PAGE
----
By Nate Raymond

NEW YORK (Reuters) - A U.S. judge on Monday set a July trial date for an Albanian man who had been allowed to withdraw his guilty plea to a federal terrorism charge and mounted an unsuccessful challenge to the government's warrantless wiretapping program.

Agron Hasbajrami, a resident of Brooklyn, New York, had pleaded guilty in 2012 to attempting to provide material support to terrorists by sending money to a Pakistani militant group.

In October, Hasbajrami was allowed to withdraw his plea after the government disclosed it had monitored his communications without a warrant.

The surveillance was authorized under a 2008 law that allows U.S. agencies to collect millions of communications between Americans and foreign citizens abroad who are intelligence targets.

Hasbajrami subsequently moved to have the fruits of the surveillance suppressed. But U.S. District Judge John Gleeson in Brooklyn last month denied Hasbajrami's request.

At the time, Gleeson directed prosecutors to tell him whether they would offer Hasbajrami a new plea deal and if the agreement could include a carve-out allowing him to appeal the surveillance ruling.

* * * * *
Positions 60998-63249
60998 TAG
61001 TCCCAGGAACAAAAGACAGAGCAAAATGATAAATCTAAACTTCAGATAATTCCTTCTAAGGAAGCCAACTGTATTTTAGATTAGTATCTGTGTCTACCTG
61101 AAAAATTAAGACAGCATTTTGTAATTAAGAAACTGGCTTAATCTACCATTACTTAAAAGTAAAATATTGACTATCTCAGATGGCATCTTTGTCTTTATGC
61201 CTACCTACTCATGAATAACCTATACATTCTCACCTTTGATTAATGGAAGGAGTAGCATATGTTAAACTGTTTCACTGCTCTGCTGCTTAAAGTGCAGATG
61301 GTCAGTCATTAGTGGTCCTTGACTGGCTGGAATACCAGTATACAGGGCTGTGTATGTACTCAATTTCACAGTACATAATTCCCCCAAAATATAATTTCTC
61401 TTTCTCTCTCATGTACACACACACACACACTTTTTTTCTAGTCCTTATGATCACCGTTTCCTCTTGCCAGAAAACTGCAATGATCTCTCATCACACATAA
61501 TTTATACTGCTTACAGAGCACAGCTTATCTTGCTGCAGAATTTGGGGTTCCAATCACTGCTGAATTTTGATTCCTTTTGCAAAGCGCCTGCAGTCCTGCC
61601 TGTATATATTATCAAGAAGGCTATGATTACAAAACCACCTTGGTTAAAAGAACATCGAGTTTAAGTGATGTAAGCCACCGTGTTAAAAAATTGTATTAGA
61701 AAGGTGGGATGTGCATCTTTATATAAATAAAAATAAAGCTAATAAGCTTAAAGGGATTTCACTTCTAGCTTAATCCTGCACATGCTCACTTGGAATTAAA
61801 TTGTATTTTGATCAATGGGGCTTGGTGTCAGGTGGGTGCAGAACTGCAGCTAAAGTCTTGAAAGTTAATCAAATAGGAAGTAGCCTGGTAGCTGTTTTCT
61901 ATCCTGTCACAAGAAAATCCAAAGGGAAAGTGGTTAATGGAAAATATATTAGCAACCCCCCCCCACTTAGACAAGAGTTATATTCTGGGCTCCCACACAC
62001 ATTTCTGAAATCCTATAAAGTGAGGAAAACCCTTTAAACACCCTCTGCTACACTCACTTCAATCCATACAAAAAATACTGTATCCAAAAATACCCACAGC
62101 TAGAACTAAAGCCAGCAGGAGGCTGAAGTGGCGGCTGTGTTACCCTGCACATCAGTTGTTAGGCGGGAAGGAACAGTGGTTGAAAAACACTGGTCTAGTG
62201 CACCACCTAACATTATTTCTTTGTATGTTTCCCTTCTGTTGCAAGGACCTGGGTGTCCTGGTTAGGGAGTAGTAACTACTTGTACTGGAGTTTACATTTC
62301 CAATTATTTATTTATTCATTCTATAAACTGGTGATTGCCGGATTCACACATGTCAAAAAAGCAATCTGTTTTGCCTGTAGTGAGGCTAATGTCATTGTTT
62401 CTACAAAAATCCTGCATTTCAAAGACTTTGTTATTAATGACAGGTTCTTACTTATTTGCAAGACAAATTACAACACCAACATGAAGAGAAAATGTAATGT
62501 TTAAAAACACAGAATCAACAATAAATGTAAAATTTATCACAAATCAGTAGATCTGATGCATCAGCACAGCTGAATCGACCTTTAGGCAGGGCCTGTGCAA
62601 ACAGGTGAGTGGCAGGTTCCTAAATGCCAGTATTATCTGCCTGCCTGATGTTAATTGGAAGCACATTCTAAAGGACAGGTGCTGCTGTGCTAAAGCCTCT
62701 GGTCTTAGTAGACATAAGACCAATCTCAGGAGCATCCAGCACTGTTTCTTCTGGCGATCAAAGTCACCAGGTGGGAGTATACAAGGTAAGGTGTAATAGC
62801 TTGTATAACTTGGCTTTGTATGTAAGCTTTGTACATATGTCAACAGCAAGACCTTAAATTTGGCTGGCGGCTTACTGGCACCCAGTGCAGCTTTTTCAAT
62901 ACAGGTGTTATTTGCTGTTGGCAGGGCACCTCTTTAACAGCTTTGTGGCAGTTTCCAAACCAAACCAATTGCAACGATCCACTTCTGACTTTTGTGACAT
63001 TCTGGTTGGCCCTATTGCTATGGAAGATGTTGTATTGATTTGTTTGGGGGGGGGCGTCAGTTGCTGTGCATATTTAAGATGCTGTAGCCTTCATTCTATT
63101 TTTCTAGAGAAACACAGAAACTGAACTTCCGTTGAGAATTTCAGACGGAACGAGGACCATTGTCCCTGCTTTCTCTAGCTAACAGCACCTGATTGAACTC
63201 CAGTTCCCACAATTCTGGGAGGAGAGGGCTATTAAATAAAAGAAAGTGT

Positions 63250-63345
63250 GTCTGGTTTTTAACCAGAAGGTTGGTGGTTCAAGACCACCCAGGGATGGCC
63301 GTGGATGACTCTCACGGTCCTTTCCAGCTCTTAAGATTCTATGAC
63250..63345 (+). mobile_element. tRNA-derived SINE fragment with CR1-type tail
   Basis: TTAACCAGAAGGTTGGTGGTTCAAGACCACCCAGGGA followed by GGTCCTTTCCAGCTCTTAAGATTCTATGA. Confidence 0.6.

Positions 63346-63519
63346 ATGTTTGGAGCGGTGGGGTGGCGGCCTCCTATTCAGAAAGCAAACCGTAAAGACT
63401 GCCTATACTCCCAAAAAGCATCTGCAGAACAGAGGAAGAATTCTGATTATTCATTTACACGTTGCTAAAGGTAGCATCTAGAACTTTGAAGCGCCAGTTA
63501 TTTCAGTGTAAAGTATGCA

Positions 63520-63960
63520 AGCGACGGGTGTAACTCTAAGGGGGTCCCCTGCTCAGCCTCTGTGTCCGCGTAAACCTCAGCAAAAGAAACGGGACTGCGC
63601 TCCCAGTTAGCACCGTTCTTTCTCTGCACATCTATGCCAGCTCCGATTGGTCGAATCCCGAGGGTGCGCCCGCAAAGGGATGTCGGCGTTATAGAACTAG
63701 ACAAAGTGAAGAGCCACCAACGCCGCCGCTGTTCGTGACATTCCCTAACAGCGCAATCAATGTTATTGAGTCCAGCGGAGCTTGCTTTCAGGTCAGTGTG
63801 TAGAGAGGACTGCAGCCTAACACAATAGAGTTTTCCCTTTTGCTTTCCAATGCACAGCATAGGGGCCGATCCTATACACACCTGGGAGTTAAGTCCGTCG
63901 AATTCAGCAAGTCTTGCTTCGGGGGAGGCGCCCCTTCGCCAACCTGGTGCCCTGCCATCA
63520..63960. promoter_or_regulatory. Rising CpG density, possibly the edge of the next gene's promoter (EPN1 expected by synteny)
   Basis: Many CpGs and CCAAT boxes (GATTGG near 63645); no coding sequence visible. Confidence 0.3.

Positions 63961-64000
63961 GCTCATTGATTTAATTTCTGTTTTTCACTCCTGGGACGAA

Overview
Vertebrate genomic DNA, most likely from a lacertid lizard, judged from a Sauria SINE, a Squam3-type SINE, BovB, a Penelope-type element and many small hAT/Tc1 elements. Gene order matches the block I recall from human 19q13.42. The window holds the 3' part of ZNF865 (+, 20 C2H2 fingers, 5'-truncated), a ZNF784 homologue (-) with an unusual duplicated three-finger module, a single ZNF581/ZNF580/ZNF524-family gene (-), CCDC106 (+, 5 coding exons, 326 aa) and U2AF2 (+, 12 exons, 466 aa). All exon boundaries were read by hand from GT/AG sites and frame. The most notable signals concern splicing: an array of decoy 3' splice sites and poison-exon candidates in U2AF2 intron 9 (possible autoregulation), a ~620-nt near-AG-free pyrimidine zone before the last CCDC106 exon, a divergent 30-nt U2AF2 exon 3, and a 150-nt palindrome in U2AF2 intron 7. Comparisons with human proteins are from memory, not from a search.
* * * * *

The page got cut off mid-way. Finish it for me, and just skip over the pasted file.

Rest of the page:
At a court hearing Monday, prosecutor Seth DuCharme said he was "reluctantly optimistic" such a deal could be reached, and Steve Zissou, Hasbajrami's lawyer, said discussions were underway.

But after DuCharme said prosecutors were prepared to try the case if no deal emerges, Gleeson set a July 13 trial date.

The Justice Department's disclosure that the government had collected Hasbajrami's communications without a warrant came in light of a new policy put in place following disclosures by former National Security Agency contractor Edward Snowden.

Hasbajrami, 31, was one of five defendants to receive such a notice. He had previously been sentenced in 2013 to 15 years in prison.

Lawyers for Hasbajrami, as well as the American Civil Liberties Union and the Electronic Frontier Foundation, had argued the government should be required to obtain warrants to inspect communications from Americans swept up as part of the program.

The Justice Department countered that the program is already subject to oversight by Congress and by the Foreign Intelligence Surveillance Court, which approves requests to monitor foreign targets.

(Reporting by Nate Raymond; Editing by Noeleen Walder and Lisa Shumaker)